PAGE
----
British scientists have found a clear and lineal relationship between asbestos imported into the country and the number of annual deaths attributed to idiopathic pulmonary fibrosis (IPF). The more asbestos imported, the more people of both sexes died of IPF — a relationship that also held, less surprisingly, for mesothelioma.
The association between asbestos and mesothelioma is hardly new. Numerous studies have shown a direct link between asbestos use and mesothelioma development. Asbestosis, a form of chronic interstitial lung disease that can develop in people exposed to asbestos through their work, is also directly linked to the handling of asbestos.
IPF is a main feature of asbestosis. Considering differences in treatment and eligibility for benefits between asbestosis and IPF (a lung disease with a similar fibrosis pattern but no identifiable cause), study authors argued that it is crucial to distinguish between the two conditions, according to a study published in the journal Occupational Medicine.
A differential diagnosis is, however, not a straightforward task. Clinical findings might be identical unless a surgical lung biopsy is performed, and patients cannot always accurately recall asbestos exposure. In addition, while IPF and asbestos exposure share demographic risk factors, epidemiological studies have not found any link to asbestos exposure in IPF patients.
Deaths rates due to IPF have increased over the last decades in the U.K. There is no apparent reason for the rise, but scientists have noted that it seems to follow the same pattern as mesothelioma. The research team from the Health and Safety Laboratory, therefore, wanted to compare the relationships between historical asbestos import, and three conditions: mesothelioma, asbestosis, and IPF.
The team collected data on asbestos imported into the U.K. between the years 1914 and 1965. Because an earlier model of asbestosis suggested that 48 years after exposure is the optimal time point to study asbestos-related deaths, the team compared the data to death rates 48 years later — or between 1962 and 2013.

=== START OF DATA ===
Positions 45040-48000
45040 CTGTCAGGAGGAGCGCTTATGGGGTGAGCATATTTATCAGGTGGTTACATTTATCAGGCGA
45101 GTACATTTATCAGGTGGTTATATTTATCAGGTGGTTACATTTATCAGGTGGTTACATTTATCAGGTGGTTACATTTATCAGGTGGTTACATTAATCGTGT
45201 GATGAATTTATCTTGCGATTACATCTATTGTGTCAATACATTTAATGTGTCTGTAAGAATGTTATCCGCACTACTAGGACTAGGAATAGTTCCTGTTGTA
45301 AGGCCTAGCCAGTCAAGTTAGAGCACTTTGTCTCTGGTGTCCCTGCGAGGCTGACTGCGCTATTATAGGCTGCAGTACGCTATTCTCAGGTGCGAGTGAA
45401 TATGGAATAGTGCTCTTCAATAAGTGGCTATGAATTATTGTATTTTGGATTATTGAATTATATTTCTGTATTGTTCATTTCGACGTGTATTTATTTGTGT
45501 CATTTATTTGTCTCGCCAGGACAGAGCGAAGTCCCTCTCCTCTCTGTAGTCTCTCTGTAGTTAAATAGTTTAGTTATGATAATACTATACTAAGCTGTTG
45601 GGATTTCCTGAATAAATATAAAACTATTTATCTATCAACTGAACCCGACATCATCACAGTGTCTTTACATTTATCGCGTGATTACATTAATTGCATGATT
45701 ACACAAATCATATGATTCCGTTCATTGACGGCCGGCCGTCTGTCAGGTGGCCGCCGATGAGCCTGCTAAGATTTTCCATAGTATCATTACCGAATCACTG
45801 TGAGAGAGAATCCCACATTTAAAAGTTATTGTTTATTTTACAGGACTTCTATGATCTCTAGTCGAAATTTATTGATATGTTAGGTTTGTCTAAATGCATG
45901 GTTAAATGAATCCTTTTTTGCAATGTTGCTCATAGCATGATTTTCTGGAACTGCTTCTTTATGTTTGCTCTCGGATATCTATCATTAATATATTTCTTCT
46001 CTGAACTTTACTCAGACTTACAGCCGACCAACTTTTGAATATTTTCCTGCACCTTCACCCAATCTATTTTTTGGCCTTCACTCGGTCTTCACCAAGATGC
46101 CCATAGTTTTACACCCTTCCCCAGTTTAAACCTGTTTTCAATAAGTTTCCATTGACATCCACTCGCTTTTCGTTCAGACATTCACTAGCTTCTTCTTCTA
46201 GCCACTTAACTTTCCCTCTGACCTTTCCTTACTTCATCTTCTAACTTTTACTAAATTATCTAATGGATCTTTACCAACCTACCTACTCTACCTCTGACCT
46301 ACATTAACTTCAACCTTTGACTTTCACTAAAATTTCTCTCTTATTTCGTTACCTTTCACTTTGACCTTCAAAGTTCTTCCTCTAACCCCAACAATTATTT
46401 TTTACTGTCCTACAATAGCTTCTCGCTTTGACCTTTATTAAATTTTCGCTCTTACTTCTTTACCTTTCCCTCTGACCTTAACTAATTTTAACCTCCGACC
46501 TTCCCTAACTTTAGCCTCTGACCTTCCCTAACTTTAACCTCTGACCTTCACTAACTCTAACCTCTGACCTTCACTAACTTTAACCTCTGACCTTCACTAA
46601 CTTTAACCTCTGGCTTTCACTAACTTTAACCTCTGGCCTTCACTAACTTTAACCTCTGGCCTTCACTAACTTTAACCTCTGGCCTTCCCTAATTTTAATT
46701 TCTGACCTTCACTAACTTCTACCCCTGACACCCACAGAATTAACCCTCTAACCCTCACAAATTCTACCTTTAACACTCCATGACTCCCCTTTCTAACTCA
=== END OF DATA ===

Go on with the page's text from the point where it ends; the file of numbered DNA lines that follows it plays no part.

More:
Results, presented in “UK asbestos imports and mortality due to idiopathic pulmonary fibrosis,“ showed a striking agreement between import volumes and both mesothelioma and IPF development. Mortality rates in these two conditions rose proportionally to increasing import during the first half of the 1900s. This relationship was found in both men and women, although a link between asbestosis and import could only be seen in men.
Study data contradicts earlier research finding no relationship between IPF and asbestos exposure. Because of this and the study’s limitations, the authors caution that the observed link between IPF and asbestos might be explained by factors not investigated in their study.
Nevertheless, they pointed out that a proportion of the IPF increase might really be linked to asbestos exposure. It is often difficult to prove that a patient was exposed to high enough levels of asbestos, and current reference thresholds might not be adequate. If a patient cannot provide a reliable exposure history, he or she is likely to receive an IPF, rather than an asbestosis, diagnosis.
More research is needed to develop a job exposure matrix for asbestos adapted to British industrial conditions, and to strengthen the evidence of how to best distinguish between IPF and asbestosis.